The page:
Hartley: The hell I face when the Internet goes down
I’m With Stupid
This morning, as I sit down and write this column, my worst fears have come true. The Internet is down and I am left with naught but my own imagination for inspiration. There will be no stories of morons doing their moronity, scientists passing off speculation as truth or college crybabies whining that their feelings got hurt. This morning, I’m all alone, and it’s terrifying.
By the way, when I say that this constitutes “my worst fears,” I’m speaking, um — damn it, I need to look up a word — but anyway, I don’t really mean it. Obviously, I have much worse fears, but it might give you an idea of how outrageously First World my problems are that I can even count the Internet being down as something I worry about.
Here’s the dilemma I face: Either the company that supplies me with access to the Internet has a problem, or else the Wi-Fi network in my four-bedroom house isn’t functioning correctly. In either event, I no longer have magic, wireless access to all the information in the world through my computer, iPad or phone. As a result, I actually have to use my brain to think up a subject for a column.
If and when I complete that column — and right now that outcome is still very much in doubt — I won’t be able to send it to my editor from my bedroom while dressed in my pajamas due to the fact that I have no email. That means I will have to get up, put on clothes and drive 5 miles to Whole Foods to use its wireless network to submit my column over some breakfast pizza and an iced tea.
Oh, God! Won’t the hell ever cease? (I really want to look that up right now to see where that saying comes from.)
So, OK, it’s not really much of a problem or a fear in the grand scheme of things. I imagine if I lived in, say, Burundi, and no Internet access were the biggest concern I had today, I’d count myself pretty lucky. (I used Burundi because I think there’s a civil war starting up there right now. I’d look it up for you, but what are you gonna do?)
With that in mind, I suppose I could use this column to write about the plight of the poor Syrian refugees and how they need somewhere to go and how everyone should take them in and blah, blah, politically correct blah. I have opinions on that subject, naturally, but I have no desire to wade into that mess, so I’ll have to think of something else.
Oh, I just thought of something! Speaking of First World problems, I have one that really bugs the crap out of me. Why is it that when I decide I like a particular food product, it immediately disappears from store shelves, never to be seen again? It happened with Razcal soda, O’Boisies potato crisps, Tombstone rising-crust pizzas, Dreyer’s Dreamery tiramisu ice cream — the list goes on and on.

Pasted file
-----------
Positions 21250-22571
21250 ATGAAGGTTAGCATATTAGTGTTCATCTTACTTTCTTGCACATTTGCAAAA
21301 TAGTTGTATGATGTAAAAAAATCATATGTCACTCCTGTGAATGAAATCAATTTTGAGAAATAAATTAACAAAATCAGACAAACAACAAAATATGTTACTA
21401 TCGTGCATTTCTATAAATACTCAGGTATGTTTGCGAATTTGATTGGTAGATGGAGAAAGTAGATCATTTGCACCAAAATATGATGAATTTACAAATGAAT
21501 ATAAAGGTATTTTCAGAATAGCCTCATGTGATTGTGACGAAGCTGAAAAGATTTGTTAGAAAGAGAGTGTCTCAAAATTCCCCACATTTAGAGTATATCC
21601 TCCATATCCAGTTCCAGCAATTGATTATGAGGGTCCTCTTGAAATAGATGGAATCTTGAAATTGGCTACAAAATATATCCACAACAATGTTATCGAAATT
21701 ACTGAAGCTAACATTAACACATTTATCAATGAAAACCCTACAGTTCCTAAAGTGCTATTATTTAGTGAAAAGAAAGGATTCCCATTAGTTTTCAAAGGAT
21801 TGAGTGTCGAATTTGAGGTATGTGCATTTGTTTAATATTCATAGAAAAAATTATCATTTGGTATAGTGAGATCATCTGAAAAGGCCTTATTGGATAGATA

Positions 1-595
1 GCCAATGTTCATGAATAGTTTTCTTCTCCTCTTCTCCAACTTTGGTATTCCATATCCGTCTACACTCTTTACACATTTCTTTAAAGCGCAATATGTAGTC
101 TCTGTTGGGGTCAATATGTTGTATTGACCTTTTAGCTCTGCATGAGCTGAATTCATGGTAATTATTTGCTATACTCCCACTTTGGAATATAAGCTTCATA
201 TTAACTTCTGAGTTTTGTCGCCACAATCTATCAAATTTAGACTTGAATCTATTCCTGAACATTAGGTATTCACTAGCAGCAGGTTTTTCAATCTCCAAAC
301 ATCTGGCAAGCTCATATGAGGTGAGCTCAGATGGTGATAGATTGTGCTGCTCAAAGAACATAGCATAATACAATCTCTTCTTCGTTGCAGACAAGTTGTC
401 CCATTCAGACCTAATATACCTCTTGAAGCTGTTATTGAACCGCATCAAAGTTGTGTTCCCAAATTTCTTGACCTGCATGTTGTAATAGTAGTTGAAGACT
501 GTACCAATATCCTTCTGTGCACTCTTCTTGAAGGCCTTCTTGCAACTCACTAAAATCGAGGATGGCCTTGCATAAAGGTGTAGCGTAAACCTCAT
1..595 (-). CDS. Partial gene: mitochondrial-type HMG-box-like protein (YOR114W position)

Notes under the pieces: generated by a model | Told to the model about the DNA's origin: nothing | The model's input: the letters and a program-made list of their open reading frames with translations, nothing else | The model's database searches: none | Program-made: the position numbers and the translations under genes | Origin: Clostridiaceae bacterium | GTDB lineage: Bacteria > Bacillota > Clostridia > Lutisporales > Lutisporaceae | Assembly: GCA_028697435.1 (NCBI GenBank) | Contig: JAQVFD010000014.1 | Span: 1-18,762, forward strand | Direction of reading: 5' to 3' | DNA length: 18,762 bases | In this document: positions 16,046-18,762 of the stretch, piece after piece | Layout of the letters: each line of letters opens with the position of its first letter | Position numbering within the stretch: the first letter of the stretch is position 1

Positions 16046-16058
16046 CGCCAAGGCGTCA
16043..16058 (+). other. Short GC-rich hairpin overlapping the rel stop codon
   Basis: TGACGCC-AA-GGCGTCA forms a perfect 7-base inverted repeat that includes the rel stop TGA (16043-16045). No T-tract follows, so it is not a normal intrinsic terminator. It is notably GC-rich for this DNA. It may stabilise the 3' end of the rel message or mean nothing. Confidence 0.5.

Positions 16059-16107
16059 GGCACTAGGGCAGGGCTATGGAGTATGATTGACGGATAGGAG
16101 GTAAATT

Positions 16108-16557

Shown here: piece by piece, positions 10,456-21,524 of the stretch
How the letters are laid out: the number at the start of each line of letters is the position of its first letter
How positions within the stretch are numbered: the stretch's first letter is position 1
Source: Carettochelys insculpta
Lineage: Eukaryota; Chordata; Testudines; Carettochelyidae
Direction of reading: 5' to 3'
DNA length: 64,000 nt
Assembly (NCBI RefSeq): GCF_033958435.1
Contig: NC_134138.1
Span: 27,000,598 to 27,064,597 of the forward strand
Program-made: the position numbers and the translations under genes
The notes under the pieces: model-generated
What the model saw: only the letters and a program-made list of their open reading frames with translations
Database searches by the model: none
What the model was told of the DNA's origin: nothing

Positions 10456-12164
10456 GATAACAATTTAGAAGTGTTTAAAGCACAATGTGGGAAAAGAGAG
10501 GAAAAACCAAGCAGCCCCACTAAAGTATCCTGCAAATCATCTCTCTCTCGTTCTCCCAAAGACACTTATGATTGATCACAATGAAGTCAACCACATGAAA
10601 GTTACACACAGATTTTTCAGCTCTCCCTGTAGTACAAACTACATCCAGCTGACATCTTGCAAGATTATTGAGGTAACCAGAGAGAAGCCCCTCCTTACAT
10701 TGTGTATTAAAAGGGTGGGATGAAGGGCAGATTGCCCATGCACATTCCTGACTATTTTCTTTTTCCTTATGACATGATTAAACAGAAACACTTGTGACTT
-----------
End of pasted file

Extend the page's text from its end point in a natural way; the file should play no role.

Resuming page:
The latest culprit is my aforementioned local Whole Foods, which used to have a great roast-beef sandwich with portabello mushrooms for $7. They took it away and replaced it with an inferior roast-beef sandwich that costs $10. They used to have really good house-brand iced teas that used real sugar but weren’t too sweet and had about 40 calories each. Gone. Vitamin waters made without some nasty Stevia-type crap? Not anymore.
The worst part is that there used to be a young lady working there who made the best breakfast pizzas ever. I mean, her huevos rancheros pizza with shredded pork was a masterpiece. So was her country-gravy-potato-egg-cheese pizza with three types of pig. Heavenly.
Alas, the young lady left last spring, and the current pizza makers are merely adequate. I mean, no offense to them, as they’re as good as anyone else, but that one gal had pizzazz. She had that “it” quality that makes a great pizza artist. And best of all, she never used onions.
So there’s one more First World fear I have to worry about today. Not only do I have to go to Whole Foods to send this column that it appears I will finish, but when I get there, not only will the breakfast pizza be just so-so, it also might have onions on it.
What have I done to deserve such a wretched fate?
Oh, woe is Todd Hartley! To read more or leave a comment, visit http://zerobudget.net.
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Tony Vagneur: Although hard to find these days, true root cellars are art, and can still be useful today.